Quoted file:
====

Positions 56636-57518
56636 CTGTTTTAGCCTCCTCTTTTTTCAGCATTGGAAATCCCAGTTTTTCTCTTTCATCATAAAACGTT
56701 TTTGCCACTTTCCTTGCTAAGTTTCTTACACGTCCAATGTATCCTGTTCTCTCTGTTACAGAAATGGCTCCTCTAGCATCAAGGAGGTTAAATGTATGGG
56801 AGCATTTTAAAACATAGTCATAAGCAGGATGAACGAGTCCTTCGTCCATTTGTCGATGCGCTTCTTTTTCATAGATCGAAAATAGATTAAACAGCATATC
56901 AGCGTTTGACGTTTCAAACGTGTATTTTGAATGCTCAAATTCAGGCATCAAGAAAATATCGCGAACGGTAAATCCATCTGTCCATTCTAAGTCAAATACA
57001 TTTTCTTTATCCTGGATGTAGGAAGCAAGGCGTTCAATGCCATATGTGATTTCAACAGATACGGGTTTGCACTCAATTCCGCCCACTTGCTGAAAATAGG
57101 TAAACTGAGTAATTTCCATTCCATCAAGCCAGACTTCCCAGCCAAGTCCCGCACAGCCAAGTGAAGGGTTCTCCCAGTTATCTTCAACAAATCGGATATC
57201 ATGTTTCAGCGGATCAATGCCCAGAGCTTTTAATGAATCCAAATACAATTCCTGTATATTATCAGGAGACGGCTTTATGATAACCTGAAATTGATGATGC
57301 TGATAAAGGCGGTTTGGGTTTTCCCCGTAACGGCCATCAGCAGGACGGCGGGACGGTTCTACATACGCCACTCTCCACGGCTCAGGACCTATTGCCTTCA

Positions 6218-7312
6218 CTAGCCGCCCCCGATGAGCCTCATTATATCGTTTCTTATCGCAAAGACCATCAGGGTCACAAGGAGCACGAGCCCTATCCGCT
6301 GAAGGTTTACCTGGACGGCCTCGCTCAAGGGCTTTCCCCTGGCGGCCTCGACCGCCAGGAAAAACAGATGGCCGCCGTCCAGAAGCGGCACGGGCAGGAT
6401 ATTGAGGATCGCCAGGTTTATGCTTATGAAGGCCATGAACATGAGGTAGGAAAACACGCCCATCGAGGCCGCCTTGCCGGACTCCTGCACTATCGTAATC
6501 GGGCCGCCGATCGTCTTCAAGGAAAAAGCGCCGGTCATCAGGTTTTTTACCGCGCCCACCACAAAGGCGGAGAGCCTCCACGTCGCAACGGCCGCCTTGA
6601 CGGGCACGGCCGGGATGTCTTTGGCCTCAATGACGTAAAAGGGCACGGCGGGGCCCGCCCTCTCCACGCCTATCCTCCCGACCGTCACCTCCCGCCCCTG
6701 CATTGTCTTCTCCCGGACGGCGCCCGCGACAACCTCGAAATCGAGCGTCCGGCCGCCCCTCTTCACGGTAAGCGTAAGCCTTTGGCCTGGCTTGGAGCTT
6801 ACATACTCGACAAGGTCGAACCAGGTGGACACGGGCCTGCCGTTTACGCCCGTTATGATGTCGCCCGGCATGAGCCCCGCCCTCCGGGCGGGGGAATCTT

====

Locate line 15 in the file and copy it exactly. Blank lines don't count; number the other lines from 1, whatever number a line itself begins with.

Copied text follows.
6601 CGGGCACGGCCGGGATGTCTTTGGCCTCAATGACGTAAAAGGGCACGGCGGGGCCCGCCCTCTCCACGCCTATCCTCCCGACCGTCACCTCCCGCCCCTG